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Tuesday, 19 June 2012
Page: 6993

Child Care

Mr CHEESEMAN (Corangamite) (15:04): My question is to the—

Opposition members interjecting

The DEPUTY SPEAKER ( Ms AE Burke ): Order, the member for Goldstein! The Leader of the Opposition by now should know that when the Speaker or the Deputy Speaker is on her feet silence should ensue.

Mr CHEESEMAN: My question is to the Minister for Employment Participation, Early Childhood and Child Care. How is the government helping Australian families to access affordable, high-quality child care?

Ms KATE ELLIS (AdelaideMinister for Employment Participation and Minister for Early Childhood and Childcare) (15:05): I thank the member for Corangamite for his question. He knows that we are incredibly proud of our record of reform when it comes to ensuring that child care is more affordable, more accessible and of higher quality under this government. As the Prime Minister has recently made very clear, we are always working towards the next steps to assist Australian parents just a little bit more as they juggle their work and family commitments.

Some of those opposite want to talk a bit at the moment about increasing childcare fees. That is fine, but they are only telling part of the story, because the truth is that you cannot talk to the Australian public about increasing childcare fees without also talking to them about the government's subsidies, which have increased even more. So if we want to have a look at childcare fees, let us do it based on the facts. The facts are that this government increased the childcare rebate from 30 per cent, as it was under them, to 50 per cent under our government. The facts are that, whilst they were happy in government to have the cap on that childcare rebate at $4,354 per family, we increased it to $7,500 per family per year.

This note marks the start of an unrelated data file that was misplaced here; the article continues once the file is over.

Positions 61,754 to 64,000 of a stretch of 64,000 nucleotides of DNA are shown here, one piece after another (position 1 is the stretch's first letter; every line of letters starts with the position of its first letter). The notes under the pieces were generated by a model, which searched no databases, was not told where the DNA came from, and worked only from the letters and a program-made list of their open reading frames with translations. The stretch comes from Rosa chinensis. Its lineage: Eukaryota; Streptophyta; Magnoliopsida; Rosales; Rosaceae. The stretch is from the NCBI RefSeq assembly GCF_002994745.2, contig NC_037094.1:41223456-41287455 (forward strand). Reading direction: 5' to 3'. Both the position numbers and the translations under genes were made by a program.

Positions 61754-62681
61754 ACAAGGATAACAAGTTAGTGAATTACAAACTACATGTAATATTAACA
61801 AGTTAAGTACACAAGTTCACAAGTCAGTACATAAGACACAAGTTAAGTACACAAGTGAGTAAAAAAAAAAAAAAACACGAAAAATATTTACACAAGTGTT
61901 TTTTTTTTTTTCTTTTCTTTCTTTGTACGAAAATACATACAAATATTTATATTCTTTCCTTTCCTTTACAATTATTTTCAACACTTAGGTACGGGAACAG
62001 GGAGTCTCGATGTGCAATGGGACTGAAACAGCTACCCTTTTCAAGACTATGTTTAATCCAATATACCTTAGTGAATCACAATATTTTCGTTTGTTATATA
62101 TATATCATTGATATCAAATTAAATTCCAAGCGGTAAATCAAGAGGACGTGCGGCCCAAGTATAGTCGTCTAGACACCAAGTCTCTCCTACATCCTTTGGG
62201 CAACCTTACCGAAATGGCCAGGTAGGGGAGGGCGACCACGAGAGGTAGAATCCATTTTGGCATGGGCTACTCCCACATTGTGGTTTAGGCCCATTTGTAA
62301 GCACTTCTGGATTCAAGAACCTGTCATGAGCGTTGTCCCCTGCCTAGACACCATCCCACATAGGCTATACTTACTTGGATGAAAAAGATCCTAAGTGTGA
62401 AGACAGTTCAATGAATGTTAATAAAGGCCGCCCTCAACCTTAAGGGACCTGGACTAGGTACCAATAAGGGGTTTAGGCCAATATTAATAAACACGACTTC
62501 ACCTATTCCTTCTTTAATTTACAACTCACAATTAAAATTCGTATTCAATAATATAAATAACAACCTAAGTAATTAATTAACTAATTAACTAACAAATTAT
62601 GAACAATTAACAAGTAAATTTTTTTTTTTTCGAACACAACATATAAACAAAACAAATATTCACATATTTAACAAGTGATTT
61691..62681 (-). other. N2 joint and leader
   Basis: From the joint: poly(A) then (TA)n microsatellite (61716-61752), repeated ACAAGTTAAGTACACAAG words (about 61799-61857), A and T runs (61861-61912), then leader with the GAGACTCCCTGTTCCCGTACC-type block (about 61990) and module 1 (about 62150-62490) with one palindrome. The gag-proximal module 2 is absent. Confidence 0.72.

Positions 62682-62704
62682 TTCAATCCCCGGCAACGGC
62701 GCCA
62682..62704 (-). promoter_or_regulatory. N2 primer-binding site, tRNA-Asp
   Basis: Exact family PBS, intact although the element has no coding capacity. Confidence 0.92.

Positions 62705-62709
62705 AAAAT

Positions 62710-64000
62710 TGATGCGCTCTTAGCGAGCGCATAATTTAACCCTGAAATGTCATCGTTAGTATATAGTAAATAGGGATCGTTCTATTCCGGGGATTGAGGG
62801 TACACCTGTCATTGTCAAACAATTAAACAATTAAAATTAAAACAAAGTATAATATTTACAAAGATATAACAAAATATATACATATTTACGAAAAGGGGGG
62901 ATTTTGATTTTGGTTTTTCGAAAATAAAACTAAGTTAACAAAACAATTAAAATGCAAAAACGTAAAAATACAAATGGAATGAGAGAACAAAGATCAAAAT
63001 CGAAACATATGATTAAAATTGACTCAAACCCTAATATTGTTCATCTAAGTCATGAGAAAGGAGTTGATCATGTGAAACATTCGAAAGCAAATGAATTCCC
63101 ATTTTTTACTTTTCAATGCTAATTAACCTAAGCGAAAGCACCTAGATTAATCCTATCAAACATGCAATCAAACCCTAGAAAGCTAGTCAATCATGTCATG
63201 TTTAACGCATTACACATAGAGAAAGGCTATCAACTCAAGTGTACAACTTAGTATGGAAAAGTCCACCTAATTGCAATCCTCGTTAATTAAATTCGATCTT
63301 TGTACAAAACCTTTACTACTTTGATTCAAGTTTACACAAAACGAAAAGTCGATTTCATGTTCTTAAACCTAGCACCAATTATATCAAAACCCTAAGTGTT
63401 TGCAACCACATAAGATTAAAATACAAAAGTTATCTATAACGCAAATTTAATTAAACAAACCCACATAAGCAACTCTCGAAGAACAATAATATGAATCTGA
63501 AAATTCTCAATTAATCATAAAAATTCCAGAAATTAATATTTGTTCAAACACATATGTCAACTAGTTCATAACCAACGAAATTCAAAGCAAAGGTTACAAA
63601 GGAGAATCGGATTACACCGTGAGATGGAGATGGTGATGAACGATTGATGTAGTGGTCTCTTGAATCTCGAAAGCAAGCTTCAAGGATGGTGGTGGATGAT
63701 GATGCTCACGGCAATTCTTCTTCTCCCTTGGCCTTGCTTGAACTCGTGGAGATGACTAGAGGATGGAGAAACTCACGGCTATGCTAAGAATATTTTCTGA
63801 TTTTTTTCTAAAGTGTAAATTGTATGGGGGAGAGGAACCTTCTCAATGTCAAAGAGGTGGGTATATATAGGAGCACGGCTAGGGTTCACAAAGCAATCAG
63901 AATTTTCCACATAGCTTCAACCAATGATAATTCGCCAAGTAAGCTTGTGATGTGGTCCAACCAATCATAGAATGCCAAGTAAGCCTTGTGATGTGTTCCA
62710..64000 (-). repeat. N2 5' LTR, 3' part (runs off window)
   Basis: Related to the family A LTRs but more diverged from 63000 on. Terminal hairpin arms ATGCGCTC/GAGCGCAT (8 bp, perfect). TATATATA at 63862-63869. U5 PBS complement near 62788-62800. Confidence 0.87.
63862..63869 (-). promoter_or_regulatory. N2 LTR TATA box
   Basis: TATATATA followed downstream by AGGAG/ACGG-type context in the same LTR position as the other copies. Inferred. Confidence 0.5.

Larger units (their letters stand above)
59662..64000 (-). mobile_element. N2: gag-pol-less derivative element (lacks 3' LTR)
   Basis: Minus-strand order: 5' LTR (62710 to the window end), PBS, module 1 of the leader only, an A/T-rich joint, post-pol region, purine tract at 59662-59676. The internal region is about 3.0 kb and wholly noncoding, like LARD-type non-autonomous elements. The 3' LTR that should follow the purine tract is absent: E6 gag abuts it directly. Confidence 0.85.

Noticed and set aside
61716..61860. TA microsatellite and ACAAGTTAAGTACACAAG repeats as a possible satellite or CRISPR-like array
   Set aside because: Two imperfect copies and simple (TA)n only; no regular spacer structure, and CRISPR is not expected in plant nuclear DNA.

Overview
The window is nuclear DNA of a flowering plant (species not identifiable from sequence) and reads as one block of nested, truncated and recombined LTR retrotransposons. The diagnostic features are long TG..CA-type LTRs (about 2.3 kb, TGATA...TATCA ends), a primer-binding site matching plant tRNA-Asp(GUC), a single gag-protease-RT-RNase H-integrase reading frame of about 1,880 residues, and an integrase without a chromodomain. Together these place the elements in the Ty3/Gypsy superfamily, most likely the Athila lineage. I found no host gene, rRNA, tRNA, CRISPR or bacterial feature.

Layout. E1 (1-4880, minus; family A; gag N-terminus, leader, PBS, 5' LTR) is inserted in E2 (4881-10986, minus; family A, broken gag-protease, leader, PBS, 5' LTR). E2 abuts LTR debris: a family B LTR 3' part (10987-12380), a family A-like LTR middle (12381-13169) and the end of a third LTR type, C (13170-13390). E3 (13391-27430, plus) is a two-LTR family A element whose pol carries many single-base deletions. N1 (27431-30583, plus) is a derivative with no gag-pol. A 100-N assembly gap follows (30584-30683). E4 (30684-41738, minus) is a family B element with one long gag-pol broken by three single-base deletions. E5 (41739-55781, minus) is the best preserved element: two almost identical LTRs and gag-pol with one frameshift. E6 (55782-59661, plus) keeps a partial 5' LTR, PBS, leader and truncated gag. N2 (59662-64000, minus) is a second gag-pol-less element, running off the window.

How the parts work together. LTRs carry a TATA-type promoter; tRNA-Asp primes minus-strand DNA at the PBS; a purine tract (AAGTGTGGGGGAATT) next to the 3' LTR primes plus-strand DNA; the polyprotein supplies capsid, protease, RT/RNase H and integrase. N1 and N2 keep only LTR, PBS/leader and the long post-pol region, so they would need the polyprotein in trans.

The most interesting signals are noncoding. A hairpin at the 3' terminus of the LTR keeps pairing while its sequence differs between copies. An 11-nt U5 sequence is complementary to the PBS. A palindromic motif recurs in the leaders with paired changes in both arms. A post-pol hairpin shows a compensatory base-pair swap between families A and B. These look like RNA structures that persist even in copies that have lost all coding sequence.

We know that this has had a huge impact on childcare affordability. In fact, as a result of our increased investment, analysis shows that a family that was paying 13 per cent of their disposable income on their childcare fees in 2004 is now paying 7.5 per cent of that income under our government now. Of course, we are not saying that it is not already an additional burden on families to pay their childcare fees, but what we are saying is that we have a record of putting triple the investment in the hands of Australian families, because we know how important childcare affordability is.

As well as affordability, we know that parents want peace of mind when they drop their children off in the morning so they can be confident that they are being well cared for, and that means having the highest quality services possible. We in Australia now have more kids in care than ever before, attending child care for a greater number of hours. We also have an abundance of research which shows how critical these early years are and that 90 per cent of brain development occurs in these early years. So we believe that we need to get it right, and that is why we have worked with every state and territory government of all political persuasions to lift the quality of care and ensure that Australian children have the best qualified staff and the best attention and supervision going forward.

Those opposite can peddle their half-truths. They can tell the public half of the situation. But, in contrast, we are getting on with the job of making real investments to ease families' cost-of-living pressures and are getting on with the job of making real reforms to give Australian children the best quality childcare services possible.

Mr Swan: Madam Deputy Speaker, I ask that further questions be placed on the Notice Paper.